Miller: I knew there was a lot of muda in our operation. I could tell by looking at productivity. We knew to the minute how much labor it should take to make our product. Why did we seem to have twice that amount of labor, working like salt-mine slaves, no less, and still have limited production? I didn't know exactly where the waste was or what to do about it.
To cap the difficulties, I was nearly alone in my views. Lean wasn't a language the company spoke. However I managed to get lean started, it was going to be without much visible support from upper management. I needed a big win, something that was of such obvious benefit that it couldn't be ignored or refuted.
This led us to select our electrode line as the first project. There were some key features that made this area the best place to start.
We needed more capacity--about 25 percent more--and the floor space made it impossible to add people. The only apparent option open to us was to add a swing shift--never a pleasant prospect. However, if we couldn't expand in this area, it would eventually start to limit our business.
The capacity problems were real but not dire. We needed more soon but not immediately. This meant that there was time to try a kaizen event and still fall back on the more traditional method of increasing capacity--i.e., by buying it.
It was also budget time, and our budget, like that of many other organizations, was under some pressure. Although not experienced in lean, senior management wanted to see some innovative cost-cutting measures.
Feingold: Selecting the first kaizen target was crucial because this was the organization's pilot introduction to kaizen, and we wanted to start with a winner. The project would not only demonstrate the potential of lean manufacturing but would also be the training ground for a team of skilled implementers. After the pilot ended, the team would be disbanded, and the members could broadcast the skills and knowledge that they'd acquired.
A kaizen event is an excellent way to kick off a lean initiative. It encourages a spirit of excitement, innovation, commitment and accountability. It also demonstrates to everyone that rapid improvement is possible--without waiting for anyone else and without spending a lot of money.
In general, the process selected for improvement via a pilot project should satisfy five criteria:
• Is the current process dysfunctional?
• Will the customer benefit if this process is improved?
• Will the benefit be visible?
• Is there a high likelihood that the team can improve the process?
• Are the people who will be involved good evangelists for the lean cause?
Bob Miller selected a team of eight people representing a cross-section of the company. The mix included managers, engineers and shop personnel. He had to work hard to engage the work force. Typical implementations begin with training in the "soft skills," such as conflict resolution, reaching consensus, leading change, managing diversity, goal setting, focusing on quality, team problem solving, listening skills, and running effective meetings and presentations. This team was trained only in the basics and jumped right into the project.
Miller : Although many lean efforts begin with soft-skill training, there are several factors arguing against it. First, the training tends to have a stale, canned feel to it. Everyone has been through more training on these topics than they can generally stomach, and if you tell people that they're going through them again, you'll usually get disinterest or half-hearted support at best. Second, the training requires resources--particularly time from the team, which often is already busy. Senior management, which sees little reward in the training, often resents the effort. Finally, the training imposes a time delay between beginning the effort and the first payoff. During the delay, things can go wrong--a critical player can leave the company, or an unrelated crisis can pop up.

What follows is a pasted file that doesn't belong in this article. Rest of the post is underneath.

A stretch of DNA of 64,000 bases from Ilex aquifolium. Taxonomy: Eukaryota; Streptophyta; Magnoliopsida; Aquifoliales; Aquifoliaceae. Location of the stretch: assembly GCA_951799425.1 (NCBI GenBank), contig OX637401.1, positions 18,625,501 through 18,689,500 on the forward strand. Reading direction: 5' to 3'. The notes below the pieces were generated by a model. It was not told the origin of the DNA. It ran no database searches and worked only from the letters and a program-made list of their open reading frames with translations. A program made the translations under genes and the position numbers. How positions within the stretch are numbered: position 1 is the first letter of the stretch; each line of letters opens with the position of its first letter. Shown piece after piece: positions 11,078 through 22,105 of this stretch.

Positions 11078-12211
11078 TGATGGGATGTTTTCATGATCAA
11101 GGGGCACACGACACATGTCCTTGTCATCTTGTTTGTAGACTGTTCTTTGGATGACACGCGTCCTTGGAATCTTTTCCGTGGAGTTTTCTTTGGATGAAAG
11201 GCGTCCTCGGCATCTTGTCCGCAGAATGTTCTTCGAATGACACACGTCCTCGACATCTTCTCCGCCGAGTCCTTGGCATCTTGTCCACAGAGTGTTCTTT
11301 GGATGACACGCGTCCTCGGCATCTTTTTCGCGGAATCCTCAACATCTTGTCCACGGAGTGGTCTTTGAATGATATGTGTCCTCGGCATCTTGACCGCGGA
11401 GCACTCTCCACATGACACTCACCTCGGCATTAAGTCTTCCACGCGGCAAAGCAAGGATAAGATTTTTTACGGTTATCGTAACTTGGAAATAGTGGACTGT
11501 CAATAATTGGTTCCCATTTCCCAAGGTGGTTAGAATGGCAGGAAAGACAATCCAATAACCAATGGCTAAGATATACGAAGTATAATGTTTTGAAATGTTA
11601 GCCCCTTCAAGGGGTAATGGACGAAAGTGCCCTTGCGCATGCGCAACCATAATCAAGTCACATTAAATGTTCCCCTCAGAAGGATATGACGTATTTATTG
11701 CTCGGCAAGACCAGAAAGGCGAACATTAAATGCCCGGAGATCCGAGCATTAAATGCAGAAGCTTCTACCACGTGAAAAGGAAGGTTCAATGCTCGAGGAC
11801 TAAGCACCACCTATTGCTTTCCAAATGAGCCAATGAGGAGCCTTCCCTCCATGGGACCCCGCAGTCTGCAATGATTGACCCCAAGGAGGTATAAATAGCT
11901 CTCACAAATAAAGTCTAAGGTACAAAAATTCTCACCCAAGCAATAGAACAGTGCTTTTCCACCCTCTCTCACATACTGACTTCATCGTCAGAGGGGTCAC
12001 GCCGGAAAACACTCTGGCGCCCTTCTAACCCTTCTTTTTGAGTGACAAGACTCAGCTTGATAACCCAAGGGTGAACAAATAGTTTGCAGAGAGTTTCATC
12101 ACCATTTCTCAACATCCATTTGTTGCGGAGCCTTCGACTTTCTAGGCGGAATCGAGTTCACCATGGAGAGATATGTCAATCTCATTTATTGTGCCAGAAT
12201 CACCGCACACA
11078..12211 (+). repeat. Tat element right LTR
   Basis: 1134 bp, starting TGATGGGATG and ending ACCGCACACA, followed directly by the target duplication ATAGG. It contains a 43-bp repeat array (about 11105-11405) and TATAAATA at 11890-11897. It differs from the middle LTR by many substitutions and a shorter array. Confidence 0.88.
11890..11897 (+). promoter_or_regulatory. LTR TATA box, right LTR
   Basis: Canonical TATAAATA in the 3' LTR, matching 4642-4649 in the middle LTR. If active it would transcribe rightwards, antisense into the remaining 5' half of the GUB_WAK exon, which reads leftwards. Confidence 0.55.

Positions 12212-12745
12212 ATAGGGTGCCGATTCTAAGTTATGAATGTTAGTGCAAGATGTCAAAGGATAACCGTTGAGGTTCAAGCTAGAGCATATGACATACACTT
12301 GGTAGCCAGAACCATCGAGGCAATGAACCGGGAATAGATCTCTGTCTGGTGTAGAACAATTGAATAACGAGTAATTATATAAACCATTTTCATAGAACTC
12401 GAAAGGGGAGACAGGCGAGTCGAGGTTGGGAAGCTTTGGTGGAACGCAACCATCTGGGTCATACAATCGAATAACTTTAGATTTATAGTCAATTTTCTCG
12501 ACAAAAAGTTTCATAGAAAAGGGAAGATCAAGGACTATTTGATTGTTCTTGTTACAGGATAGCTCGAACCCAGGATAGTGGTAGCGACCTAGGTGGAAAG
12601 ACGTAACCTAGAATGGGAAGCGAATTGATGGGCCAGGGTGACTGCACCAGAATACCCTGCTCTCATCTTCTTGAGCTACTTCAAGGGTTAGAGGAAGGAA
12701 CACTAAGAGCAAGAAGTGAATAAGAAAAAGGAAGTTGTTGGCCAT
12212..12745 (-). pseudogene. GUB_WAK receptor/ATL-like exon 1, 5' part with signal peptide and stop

Feingold : The kaizen event was a gratifying success for both Bob and me. The results are shown in the figure below. Seemingly impossible goals were easily achieved. In addition to learning the foundation and principles of kaizen , the team applied what it had learned about process improvement, the visual workplace, standardization, single-minute exchange of dies (SMED), one-piece flow, cell creation, time-and-motion study, 5S and kanban .
Miller: The results of our first kaizen in the electrode production line were amazingly successful. We'd achieved a series of goals that were exactly in line with what the strategic plan called for.
• We'd significantly improved an area where it would be noticed, not just by the people in the work cell but also by everyone else, especially senior management.
• We'd shown we could make a change, which dispelled some of the doubts and silenced the naysayers.
• We'd sown the seeds of future improvement by training a core group of change adopters that could carry the method to other areas.
This success has paved the way for further kaizen events and wider acceptance of lean practices within the company. I knew I had struck home when my boss, the vice president of operations, asked at the end of the presentation on Friday of the first week, "So, where are you going to do the next one?"
Choosing where to do the next one was important and needed to be done quickly. Although we'd succeeded with our first kaizen, the initiative was still very fragile. A second success would go a long way toward consolidating our gains. All the areas needed improvement, but it was important that our second event build organizational support and further spread the ideas of lean, as well as improve the operation. Although I knew that eventually we'd have to convert some fairly resistant people, I felt that the second event was too soon to take on this task in earnest. The second event had to meet most of the criteria of the first: I needed another big win with some change adopters in an area visible to senior management. Eventually, we followed the electrode kaizen blitz with three more kaizen events.